God’s Will Broke my Nose
June 2, 2013
“They said they were doing God’ will, and then they broke my nose” These are the words of Igor Yasin, who was attacked outside the Duma (Parliament) building during an anti-government protest in Moscow, Russia. Igor along with others was peacefully protesting against the planned law on “homosexual propaganda”. Men claiming to be Russian Orthodox activists punched Yasin several times and left him with a broken nose and a bloody face.
There seems to be a lot of people, including bishops and priests, who are doing “God’s will” lately by attacking gay men and lesbians who have been peacefully marching or protesting against hostile government action denying basic human rights. In Georgia, Ukraine, Russia, Moldova and Belarus – traditional Orthodox countries – the LGBT community is under attack and with the blessings of the Church.
Perhaps the most aggressive attacks were recently seen in the country of Georgia where priests in black robes with crosses hanging from their necks accompanied protesters wielding stones and home made weapons. Some 20,000 people amassed to attack a much smaller group that had gathered on the International Day Against Homophobia. The New York Times reported that “priests from the Georgian Orthodox Church led the charge and broke through a heavy police corridor.” Various news agencies (The Moscow Times, BBC, AFP, New York Times – all with reporters on the ground in the capital, Tbilisi) reported that priests were shouting “kill them”, “don’t leave them alive”, and “fuck your mothers” among other curses and threats hurled at the much smaller group of those protesting homophobia in Georgia. Those curses and threats came with rocks, stones which struck several of the pro-gay rights protesters. Twenty- eight people were injured and certainly there would have been deaths if police forces had not intervened. However, the intervention was minimal as video from the day showed priests commanding policemen to step aside so that the priests could push forward to attack those who had peacefully gathered.
Where is this hatred coming from? Who is responsible for this vitriolic anger? What is the cause of such rage and fury against gay men and lesbians? The answer is simple, the Orthodox Church is responsible. In particular Patriarchs, bishops and priests are responsible for the hateful speech and reprehensible actions which is anything but Christ-like. In every recent incident involving violent actions against LGBT communities in predominantly Orthodox countries, a direct line can be drawn from the words and actions of the clergy to the odious words and abhorrent actions against lesbians and gays. In Georgia, Patriarch Ilia II, who enjoys wide popularity in the country, called upon the mayor of Tbilisi to ban the march against homophobia because “homosexuality is a disease.”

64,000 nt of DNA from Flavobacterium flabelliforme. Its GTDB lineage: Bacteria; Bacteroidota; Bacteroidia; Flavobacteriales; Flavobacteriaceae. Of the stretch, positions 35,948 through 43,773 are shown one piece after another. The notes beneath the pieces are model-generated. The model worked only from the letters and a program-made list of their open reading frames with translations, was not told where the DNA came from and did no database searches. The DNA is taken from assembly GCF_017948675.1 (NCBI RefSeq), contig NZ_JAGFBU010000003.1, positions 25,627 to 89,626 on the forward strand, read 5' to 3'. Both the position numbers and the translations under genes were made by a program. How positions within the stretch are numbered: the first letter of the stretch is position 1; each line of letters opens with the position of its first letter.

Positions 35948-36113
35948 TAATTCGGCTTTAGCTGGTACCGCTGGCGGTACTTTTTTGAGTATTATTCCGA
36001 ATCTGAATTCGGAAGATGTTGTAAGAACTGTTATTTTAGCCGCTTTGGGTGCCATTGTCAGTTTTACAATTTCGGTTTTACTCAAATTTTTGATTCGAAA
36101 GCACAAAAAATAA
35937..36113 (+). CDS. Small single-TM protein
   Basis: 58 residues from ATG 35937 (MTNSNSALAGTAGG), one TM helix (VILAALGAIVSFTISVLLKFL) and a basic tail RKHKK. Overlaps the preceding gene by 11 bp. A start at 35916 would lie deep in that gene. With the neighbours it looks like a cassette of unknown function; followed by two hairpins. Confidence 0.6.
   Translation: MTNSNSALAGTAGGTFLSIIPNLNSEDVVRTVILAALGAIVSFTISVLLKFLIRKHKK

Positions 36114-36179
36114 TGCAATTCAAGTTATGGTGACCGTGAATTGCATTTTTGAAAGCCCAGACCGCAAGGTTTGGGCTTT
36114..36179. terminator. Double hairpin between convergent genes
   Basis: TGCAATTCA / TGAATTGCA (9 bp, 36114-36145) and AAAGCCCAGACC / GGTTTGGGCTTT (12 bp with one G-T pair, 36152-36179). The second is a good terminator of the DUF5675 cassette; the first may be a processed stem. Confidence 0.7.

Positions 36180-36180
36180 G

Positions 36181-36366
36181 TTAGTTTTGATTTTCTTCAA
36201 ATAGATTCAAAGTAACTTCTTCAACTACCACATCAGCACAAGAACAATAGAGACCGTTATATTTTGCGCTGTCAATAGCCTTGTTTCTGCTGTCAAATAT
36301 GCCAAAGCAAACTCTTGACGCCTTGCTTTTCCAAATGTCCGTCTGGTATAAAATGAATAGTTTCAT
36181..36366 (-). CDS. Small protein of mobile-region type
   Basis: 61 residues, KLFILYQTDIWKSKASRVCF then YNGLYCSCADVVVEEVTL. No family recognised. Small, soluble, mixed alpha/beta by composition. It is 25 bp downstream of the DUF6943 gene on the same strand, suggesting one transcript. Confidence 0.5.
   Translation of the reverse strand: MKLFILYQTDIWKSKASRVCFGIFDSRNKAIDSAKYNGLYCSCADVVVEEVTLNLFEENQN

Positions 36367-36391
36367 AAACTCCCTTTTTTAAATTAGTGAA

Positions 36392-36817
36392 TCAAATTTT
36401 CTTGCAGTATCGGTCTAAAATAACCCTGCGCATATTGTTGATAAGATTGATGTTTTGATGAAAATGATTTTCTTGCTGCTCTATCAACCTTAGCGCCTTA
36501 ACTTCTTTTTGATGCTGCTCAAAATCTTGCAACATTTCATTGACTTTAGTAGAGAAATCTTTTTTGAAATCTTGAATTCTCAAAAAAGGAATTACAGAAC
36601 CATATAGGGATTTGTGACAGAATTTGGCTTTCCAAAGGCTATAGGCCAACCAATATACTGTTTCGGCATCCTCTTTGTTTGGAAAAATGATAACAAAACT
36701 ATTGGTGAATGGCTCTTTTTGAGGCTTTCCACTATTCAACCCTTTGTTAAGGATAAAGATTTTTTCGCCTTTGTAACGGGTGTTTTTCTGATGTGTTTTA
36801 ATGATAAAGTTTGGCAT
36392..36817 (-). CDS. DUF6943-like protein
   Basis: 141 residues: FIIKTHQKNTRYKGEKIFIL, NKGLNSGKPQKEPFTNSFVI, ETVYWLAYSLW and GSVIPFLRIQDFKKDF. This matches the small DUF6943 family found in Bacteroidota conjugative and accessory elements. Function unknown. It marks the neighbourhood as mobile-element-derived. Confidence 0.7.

If the Patriarch truly believes that homosexuality is a disease, wouldn’t Christian ethics demand that he call upon the faithful to offer prayers and anointing (James 5:14) to the “sick” homosexuals? Instead his priests brought weapons, bullying and slurs to those who are “sick”. Were any of the priests defrocked or excommunicated for such actions? No. In fact Patriarch Ilia II has referred to the actions of the priests as “impolite”. And yet with a few words directed at the priests and faithful, such as “pray for them – don’t beat them up” the Patriarch could have avoided some if not all of the violence committed in the name of God. Therefore the Patriarch is partially responsible for the actions on that day. There is no remorse on the part of the priests or others who took up arms on that day. Instead you can hear the crowd rejoicing in their actions blessed by the Patriarch, as if they were saying: “their blood is upon us and upon our children.” What the Patriarch should have done was remove his robes, cover those who had gathered to protest homophobia and with his own body protect them from the violence. This is what Christ would have done. Since the Patriarch believes that homosexuality is a sin, he should have stood in front of those wanting to throw rocks and said to them: “let any one of you who is without sin be the first to throw a stone.” (John 8:7)
One woman who came to protest the gay pride parade in Kyiv, Ukraine stated that she was there to promote Christian family values. At what point does she separate herself from those throwing rocks at people and yelling “go fuck your mothers” and stand with the children asking to be loved? That is where Jesus will be standing.